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City's foie gras ban sticks in vendors' throats


The sale of foie gras in New York City is about to be a faux pas.

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City council members on Wednesday are expected to pass a bill that bans the sale of fattened liver of a duck or goose at restaurants, grocery stores or shops.

A majority of council members have signed on to the bill, which also has the support of animal welfare advocates and other critics who say producing it involved force-feeding a bird by sticking a tube down its throat.

But vendors say it could mean trouble for farms outside the city that are premier US producers of the French delicacy.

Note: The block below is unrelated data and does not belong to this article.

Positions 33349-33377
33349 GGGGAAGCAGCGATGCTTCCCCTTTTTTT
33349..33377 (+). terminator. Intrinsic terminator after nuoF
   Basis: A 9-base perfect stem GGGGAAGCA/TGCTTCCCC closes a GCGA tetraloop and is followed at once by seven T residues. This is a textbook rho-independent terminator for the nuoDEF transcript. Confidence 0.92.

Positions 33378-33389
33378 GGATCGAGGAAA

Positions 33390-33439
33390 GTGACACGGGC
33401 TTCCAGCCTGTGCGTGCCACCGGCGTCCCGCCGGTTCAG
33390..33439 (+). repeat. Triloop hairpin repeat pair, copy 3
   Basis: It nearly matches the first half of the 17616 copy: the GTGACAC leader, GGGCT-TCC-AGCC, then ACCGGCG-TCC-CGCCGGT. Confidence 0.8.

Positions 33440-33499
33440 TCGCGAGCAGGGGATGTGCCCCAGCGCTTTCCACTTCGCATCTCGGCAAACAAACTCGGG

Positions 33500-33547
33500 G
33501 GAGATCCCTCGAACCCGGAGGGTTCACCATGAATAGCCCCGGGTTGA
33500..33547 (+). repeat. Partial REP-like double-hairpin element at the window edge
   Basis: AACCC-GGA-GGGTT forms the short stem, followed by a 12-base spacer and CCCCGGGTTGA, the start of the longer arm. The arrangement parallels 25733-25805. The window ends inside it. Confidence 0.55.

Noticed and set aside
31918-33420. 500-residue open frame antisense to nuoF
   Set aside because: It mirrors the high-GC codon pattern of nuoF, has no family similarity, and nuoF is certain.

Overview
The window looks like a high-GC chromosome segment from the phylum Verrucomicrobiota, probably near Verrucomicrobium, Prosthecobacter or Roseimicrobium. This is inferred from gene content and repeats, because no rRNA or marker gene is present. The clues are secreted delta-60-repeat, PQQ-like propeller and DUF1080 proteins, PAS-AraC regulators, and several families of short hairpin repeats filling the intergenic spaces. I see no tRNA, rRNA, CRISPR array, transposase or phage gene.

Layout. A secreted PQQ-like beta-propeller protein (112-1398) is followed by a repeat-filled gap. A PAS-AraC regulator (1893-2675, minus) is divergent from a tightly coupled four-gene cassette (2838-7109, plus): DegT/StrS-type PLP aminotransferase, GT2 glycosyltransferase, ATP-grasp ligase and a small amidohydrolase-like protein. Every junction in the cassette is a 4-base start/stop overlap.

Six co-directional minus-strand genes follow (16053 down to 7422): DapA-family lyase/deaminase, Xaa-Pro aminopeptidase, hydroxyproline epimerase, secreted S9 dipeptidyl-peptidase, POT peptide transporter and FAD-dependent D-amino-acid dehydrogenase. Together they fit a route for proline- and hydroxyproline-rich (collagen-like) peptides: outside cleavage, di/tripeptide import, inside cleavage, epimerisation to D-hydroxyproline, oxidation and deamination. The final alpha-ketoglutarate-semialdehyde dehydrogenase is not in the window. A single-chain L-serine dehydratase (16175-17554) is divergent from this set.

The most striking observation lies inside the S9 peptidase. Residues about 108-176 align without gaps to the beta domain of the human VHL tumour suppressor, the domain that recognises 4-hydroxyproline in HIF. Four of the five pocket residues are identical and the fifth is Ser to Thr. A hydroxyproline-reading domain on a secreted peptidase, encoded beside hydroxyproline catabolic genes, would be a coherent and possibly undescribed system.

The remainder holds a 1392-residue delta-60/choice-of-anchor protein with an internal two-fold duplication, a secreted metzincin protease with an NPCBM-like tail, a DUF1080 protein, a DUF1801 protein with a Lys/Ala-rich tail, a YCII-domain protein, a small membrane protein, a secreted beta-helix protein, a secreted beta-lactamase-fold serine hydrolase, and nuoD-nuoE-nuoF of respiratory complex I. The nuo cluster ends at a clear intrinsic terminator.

The bill would impose a $US1000 ($A1460) fine and up to one year behind bars on any restaurateur or grocery store owner who sells foie gras.

California banned the delicacy in 2012. It was challenged in federal court, but a federal appeals court eventually upheld the ban. Chicago banned foie gras in 2006, but the ordinance was repealed two years later.

Other animal-friendly bills are also expected to be approved at Wednesday’s meeting, including a bill prohibiting carriage horses from working in temperatures above 90 degrees and a ban on the sale, capture or possession of pigeons.


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